Ensuring Gay’s Rights to Property in Israel
Attorney General Menachem Mazuz and Justice Minister Daniel Friedmann attending a cabinet meeting last month. (Flash 90) del.icio.us Digg It! new
By Yuval Yoaz, Haaretz Correspondent
The state will continue to grant equal property and inheritance rights to members of gay and lesbian couples, even if the Knesset passes laws with the opposite intention, according to an internal memo sent by Attorney General Menachem Mazuz.
The memo was sent to Custodian General Shlomo Shahar. Justice Minister Daniel Friedmann is proposing legislation that would define common-law marriage as applying to heterosexual partners only. That definition contradicts the recommendations of a public commission headed by retired Supreme Court Justice Jacob Turkel, which proposed changing the wording of the inheritance law so that it applies to both gay and straight couples.
Haaretz has learned that after Friedmann’s revision was reported last week, the custodian general asked Mazuz to determine whether the justice minister’s decision to revert to the original "man and woman" formulation affects current Justice Ministry policy. Advertisement In 2004, after the Nazareth District Court ruled, in a landmark case, that the country’s inheritance laws should be applied equally to homosexual and heterosexual couples, Mazuz decided not to petition the High Court against the ruling. Instead, he announced that in property and financial matters, homosexual couples would enjoy the same status as their heterosexual counterparts. The custodian general opposed the court’s broadening of the definition of a couple.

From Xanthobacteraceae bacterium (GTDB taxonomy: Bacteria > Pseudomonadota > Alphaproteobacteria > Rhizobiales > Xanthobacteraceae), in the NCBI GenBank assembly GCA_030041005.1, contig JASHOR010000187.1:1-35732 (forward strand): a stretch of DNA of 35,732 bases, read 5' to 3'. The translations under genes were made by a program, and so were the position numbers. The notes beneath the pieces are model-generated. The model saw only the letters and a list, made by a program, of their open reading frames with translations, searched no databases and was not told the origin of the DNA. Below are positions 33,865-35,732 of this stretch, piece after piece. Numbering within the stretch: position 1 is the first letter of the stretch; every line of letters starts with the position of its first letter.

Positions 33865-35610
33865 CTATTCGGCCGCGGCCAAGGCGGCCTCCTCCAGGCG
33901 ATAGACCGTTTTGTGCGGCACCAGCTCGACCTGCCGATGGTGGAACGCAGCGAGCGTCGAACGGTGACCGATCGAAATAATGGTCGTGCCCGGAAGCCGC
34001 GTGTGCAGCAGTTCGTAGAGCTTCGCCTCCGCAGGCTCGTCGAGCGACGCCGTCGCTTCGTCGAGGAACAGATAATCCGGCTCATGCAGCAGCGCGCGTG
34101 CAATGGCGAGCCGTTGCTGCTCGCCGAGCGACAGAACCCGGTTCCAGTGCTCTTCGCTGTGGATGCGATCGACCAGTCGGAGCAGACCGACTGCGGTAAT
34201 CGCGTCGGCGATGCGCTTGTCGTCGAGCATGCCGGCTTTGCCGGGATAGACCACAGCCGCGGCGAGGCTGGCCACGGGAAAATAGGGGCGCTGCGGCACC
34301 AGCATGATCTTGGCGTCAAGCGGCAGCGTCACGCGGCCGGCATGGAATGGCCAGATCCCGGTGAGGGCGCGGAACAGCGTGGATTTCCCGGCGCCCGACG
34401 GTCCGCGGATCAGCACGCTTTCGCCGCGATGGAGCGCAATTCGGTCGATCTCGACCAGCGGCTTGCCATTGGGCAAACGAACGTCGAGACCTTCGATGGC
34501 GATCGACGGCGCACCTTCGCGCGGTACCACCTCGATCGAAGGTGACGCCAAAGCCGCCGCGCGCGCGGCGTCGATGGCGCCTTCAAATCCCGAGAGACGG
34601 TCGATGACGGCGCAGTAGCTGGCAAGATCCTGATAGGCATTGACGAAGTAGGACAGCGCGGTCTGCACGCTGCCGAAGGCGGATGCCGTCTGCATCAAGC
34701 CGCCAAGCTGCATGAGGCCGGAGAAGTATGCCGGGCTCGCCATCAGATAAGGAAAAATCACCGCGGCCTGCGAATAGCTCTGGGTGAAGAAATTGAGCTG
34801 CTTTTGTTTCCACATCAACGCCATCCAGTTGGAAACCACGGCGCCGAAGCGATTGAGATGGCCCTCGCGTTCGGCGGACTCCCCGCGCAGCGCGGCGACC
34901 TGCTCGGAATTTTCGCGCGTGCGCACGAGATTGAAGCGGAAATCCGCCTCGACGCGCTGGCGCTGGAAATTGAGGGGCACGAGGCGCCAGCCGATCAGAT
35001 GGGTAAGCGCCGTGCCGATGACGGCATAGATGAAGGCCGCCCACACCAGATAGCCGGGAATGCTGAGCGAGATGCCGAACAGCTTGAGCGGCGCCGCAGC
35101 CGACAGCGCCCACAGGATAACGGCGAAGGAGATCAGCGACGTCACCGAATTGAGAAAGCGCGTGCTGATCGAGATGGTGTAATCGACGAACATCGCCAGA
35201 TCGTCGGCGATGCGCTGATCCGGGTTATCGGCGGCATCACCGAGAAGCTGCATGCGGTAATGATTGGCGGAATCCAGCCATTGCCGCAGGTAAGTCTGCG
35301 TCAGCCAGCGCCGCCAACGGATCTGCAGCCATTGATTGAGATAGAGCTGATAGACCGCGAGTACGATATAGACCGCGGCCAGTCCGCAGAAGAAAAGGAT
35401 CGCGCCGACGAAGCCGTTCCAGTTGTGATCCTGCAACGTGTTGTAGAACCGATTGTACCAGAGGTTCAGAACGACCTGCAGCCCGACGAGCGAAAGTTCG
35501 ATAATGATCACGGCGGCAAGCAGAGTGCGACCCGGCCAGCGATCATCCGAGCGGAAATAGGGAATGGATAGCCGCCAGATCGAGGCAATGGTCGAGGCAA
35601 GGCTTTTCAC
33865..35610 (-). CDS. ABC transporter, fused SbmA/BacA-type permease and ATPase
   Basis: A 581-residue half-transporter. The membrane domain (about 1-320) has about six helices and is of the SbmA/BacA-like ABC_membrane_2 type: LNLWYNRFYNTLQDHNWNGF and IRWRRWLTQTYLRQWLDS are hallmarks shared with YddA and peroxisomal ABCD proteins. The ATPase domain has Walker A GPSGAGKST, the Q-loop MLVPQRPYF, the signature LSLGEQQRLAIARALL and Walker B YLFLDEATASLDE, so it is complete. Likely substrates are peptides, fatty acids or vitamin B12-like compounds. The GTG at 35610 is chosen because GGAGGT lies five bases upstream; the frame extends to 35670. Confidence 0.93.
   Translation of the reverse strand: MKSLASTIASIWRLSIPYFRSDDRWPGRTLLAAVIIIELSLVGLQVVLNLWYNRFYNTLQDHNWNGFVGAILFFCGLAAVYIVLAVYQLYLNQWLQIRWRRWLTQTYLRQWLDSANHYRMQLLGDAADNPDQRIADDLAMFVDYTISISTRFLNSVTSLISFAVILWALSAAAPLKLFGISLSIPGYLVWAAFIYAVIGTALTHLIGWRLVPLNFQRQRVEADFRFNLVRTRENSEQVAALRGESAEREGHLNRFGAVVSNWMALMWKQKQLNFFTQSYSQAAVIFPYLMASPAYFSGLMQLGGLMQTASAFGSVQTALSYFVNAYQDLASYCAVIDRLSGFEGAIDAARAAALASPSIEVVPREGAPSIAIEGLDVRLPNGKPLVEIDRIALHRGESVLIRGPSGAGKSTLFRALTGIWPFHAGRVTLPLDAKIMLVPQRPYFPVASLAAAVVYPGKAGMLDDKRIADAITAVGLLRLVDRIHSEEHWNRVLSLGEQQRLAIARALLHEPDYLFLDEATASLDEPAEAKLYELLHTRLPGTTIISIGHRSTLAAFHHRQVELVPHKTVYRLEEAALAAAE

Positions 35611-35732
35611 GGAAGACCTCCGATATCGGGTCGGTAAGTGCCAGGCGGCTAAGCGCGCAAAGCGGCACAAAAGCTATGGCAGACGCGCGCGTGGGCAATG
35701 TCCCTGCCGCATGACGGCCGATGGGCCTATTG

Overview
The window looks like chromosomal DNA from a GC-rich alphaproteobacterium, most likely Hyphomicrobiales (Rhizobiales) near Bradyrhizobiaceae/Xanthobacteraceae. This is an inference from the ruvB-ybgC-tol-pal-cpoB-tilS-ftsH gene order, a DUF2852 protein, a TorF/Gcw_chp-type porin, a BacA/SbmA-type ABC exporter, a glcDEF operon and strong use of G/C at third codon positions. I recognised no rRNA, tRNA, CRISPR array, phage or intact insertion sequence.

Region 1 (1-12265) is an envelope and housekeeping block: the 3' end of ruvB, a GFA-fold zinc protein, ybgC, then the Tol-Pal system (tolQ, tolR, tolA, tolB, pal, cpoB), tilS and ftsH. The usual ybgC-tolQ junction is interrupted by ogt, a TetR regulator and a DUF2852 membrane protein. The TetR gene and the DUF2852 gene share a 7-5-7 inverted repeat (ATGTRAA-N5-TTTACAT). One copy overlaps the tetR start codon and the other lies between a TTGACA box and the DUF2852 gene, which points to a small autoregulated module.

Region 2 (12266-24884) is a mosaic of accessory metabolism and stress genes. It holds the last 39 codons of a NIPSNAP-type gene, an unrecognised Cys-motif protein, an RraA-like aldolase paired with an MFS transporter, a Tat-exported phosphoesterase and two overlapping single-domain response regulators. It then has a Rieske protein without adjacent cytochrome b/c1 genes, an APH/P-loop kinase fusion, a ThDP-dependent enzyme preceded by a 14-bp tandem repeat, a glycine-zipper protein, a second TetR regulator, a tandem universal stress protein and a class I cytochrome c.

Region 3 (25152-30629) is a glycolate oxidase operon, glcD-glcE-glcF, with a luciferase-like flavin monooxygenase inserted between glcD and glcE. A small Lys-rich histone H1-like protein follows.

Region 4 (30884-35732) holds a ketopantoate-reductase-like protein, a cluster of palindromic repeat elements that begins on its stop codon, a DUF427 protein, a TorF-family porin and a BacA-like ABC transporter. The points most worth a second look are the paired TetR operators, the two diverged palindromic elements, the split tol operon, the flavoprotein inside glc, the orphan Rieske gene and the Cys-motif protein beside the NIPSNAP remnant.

Mazuz, in his letter to Shahar, stated that the approval of Friedmann’s amendment to the law "does not change the current law or legal rulings," adding that the committee’s intention was only to preserve the status quo. The attorney general instructed the custodian general to continue with its current policy of allowing inheritance claims by partners in a homosexual union.